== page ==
Sort By: Post Date | Title | Publish Date
Filed under
Thomas J. Norton Posted: Jul 30, 2007 1 comments

We've been, and continue to be, big supporters of getting a video display properly calibrated. We do it in our reviews because it shows us best that a set is capable of. Just as significant is the fact that if you just present only the out-of-box result in a review, you're trying to hit a moving target. Different samples will differ, perhaps significantly, because manufacturers can't perform anything more than a rough setup on the production line. The average consumer won't notice the difference in the store, and it takes too long (and costs too much) to perform a tight calibration for everyone just to satisfy the discerning customer.

Thomas J. Norton Posted: Jul 22, 2007 0 comments

Samsung was first to market with a Blu-ray player in mid 2006: the <A HREF="">BD-P1000</A>. While it's no secret that that player drew serious criticisms from us, and others, it's also true that the first batch of Blu-ray titles did it no favors.

Filed under
Thomas J. Norton Posted: Jul 19, 2007 0 comments

It's been a busy, hot, sad, exciting, confusing, jumble of a month here at <I>UAV</I>, and there's a lot to catch up on. Rather than post several separate, shorter blogs at once, I'll mash them all together.

Thomas J. Norton Posted: Jul 12, 2007 0 comments
The $499 BDP-S300 is an important product, giving Blu-ray some much needed traction in the affordable player category. Combine that with recent news from rental powerhouse Blockbuster that it is expanding Blu-ray titles in its stores (at the expense of HD DVD in most cases), and the BDP-S300 looks like a no-brainer.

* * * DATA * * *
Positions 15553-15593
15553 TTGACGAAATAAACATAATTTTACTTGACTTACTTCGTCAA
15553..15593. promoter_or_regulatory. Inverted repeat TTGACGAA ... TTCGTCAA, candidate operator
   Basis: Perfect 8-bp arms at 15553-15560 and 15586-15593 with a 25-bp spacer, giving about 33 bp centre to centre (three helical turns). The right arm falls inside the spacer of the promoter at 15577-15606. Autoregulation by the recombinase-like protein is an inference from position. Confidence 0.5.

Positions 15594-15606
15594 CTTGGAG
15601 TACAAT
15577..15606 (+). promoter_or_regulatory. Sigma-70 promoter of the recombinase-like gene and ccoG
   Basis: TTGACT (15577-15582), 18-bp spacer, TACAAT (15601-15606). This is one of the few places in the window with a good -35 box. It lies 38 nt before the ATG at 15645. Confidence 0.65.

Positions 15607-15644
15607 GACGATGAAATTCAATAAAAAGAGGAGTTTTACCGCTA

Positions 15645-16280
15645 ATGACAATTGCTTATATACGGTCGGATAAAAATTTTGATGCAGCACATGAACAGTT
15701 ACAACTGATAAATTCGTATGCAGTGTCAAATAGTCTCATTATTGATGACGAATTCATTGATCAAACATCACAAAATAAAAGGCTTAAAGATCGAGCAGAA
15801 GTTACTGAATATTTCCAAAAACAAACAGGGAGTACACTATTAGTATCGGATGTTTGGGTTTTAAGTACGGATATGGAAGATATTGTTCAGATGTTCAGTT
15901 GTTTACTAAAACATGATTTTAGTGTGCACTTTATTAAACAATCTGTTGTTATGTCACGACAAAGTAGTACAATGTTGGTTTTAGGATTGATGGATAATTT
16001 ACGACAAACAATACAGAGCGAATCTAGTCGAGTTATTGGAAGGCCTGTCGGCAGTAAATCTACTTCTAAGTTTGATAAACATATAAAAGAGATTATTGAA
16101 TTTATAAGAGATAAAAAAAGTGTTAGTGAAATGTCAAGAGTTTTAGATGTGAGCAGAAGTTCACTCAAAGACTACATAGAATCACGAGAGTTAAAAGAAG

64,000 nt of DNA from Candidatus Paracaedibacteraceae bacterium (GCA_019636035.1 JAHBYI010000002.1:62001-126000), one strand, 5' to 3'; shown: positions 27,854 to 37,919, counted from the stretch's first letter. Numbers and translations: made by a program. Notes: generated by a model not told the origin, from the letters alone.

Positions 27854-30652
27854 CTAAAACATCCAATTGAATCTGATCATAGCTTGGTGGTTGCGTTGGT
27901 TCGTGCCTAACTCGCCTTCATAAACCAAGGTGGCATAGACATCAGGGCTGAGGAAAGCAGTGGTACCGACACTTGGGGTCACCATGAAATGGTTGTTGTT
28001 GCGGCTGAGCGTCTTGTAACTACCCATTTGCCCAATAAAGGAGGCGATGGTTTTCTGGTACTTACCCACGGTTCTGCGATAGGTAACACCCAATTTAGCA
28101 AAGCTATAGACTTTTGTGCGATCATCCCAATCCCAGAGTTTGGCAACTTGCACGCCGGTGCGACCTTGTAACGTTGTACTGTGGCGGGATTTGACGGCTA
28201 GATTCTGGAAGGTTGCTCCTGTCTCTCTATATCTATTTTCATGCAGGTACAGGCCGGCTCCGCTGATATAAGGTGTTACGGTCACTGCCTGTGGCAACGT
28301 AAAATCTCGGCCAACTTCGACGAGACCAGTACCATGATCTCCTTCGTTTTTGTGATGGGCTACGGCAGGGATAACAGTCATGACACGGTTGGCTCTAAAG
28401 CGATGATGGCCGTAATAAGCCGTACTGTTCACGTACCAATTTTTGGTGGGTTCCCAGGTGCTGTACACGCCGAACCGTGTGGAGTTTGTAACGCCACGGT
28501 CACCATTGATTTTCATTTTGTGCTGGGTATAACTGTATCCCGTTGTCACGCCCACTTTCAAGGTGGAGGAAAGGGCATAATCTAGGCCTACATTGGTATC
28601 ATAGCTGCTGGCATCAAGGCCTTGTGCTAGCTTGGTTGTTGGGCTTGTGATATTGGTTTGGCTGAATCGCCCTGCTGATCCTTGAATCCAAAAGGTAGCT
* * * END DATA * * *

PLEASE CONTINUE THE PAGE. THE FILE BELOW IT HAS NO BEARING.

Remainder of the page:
Thomas J. Norton Posted: Jul 12, 2007 0 comments

The price of machines that will play Blu-ray or HD DVD high-definition discs is coming down. The drop is faster on the HD DVD side of the battle lines, but at $499 Sony's new BDP-S300 is half the price of its (still available) first generation <A HREF="">BDP-S1</A>.

Filed under
Thomas J. Norton Posted: Jul 09, 2007 0 comments
A good flat panel with a punchy image, good color and detail, an excellent remote control, and a tempting price.

When HP introduced its first line of televisions, after years as a leader in home computers, it featured both flat panel and rear projection sets. Now, however, the company sells flat panel LCD and plasma designs exclusively. Its two new LCD models are both 1080p. Its two plasmas are both 768p—an odd number that originated in the computer world and manages to linger on, at least in plasma designs.

Thomas J. Norton Posted: Jul 08, 2007 0 comments

HDMI connections, combined with a pristine source and a great display, can produce beautiful images, perhaps the best ever available to consumers. But the format has not been trouble free. Even if we ignore consideration of which version of HDMI we're dealing with, and the length limitations of the connections, more than a few videophiles have had problems getting HDMI some combinations of source, display, and switcher to work together.

Filed under
Thomas J. Norton Posted: Jun 30, 2007 0 comments
The $3,999 TH-50PZ750U is in Panasonic's first group of 50" 1080p consumer plasma televisions. There is even a 50" model in the 700 series that offers fewer features than the set we're reviewing here, but costs $500 less.
Filed under
Thomas J. Norton Posted: Jun 30, 2007 0 comments
Out with the Cineza. In with the BRAVIA.

Until recently, Sony's popular LCD video projectors carried the Cineza brand name. Apart from the fact that I always wanted to say, "bless you" whenever someone said Cineza, it was perfectly fine name. But Sony has now extended the "BRAVIA" moniker, once used to designate only its flat panel displays, across its line of displays.

Filed under
Thomas J. Norton Posted: Jun 20, 2007 0 comments

Today I bring very sad news. Randy Tomlinson, a valued contributor to Ultimate AV and, more importantly, a close personal friend of over 30 years, dating back to when we were both in the Air Force, was killed this past Saturday morning in the crash of a private plane in northern California.


Enter your Sound & Vision username.
Enter the password that accompanies your username.